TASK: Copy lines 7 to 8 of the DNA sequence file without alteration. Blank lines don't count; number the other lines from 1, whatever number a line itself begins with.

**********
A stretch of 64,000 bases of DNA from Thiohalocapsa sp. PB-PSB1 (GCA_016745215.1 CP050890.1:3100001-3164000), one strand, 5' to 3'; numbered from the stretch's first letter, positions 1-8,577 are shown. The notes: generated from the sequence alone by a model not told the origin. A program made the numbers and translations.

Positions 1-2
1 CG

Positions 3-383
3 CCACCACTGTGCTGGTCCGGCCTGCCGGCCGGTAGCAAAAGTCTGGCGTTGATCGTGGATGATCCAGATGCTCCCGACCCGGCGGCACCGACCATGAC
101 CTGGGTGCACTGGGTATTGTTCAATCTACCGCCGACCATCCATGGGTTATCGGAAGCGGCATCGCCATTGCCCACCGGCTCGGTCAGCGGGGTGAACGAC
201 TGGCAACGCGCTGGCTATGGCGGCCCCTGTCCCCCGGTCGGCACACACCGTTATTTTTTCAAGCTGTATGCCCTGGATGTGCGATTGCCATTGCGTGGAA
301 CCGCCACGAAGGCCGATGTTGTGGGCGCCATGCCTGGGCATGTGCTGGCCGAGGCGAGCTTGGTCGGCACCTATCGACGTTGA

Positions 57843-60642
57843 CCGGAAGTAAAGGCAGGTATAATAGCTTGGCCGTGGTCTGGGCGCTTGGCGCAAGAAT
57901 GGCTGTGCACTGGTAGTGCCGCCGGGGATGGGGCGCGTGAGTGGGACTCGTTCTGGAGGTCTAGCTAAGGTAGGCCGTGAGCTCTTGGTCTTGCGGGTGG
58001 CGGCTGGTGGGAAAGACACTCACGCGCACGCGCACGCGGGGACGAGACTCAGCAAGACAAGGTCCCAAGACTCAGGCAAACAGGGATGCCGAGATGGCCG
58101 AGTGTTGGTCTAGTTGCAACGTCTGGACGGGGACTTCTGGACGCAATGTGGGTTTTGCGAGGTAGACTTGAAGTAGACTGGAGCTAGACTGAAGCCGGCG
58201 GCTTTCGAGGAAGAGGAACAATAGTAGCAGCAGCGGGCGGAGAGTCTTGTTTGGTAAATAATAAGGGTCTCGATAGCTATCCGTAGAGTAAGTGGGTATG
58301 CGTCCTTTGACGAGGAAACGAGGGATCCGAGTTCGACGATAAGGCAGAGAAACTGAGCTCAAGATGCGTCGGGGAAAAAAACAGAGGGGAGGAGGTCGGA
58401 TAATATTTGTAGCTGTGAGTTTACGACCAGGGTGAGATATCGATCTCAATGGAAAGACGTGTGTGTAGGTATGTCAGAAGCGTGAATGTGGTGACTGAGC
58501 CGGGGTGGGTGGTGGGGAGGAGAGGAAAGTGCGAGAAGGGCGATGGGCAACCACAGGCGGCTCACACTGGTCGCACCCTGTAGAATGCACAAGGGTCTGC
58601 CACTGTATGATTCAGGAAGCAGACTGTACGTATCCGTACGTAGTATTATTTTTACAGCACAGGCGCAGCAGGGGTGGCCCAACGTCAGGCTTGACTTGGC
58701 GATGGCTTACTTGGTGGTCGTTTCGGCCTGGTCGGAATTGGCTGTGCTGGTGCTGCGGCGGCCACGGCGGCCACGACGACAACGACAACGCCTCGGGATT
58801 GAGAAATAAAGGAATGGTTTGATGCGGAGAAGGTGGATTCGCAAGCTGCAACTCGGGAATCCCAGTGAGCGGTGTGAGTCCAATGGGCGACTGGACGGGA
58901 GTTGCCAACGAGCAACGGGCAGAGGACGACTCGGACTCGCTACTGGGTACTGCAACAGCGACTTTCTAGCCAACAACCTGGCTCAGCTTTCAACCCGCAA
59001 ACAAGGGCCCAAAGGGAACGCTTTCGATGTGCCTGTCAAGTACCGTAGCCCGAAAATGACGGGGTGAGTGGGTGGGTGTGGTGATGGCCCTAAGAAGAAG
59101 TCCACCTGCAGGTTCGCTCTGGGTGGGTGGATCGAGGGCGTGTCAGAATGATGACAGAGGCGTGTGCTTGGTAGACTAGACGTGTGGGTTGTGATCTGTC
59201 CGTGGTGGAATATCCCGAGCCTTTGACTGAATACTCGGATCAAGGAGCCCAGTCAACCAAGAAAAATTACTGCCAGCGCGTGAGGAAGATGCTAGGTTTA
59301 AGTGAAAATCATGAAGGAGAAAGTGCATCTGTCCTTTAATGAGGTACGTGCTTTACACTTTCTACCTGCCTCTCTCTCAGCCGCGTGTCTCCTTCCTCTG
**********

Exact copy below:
201 TGGCAACGCGCTGGCTATGGCGGCCCCTGTCCCCCGGTCGGCACACACCGTTATTTTTTCAAGCTGTATGCCCTGGATGTGCGATTGCCATTGCGTGGAA
301 CCGCCACGAAGGCCGATGTTGTGGGCGCCATGCCTGGGCATGTGCTGGCCGAGGCGAGCTTGGTCGGCACCTATCGACGTTGA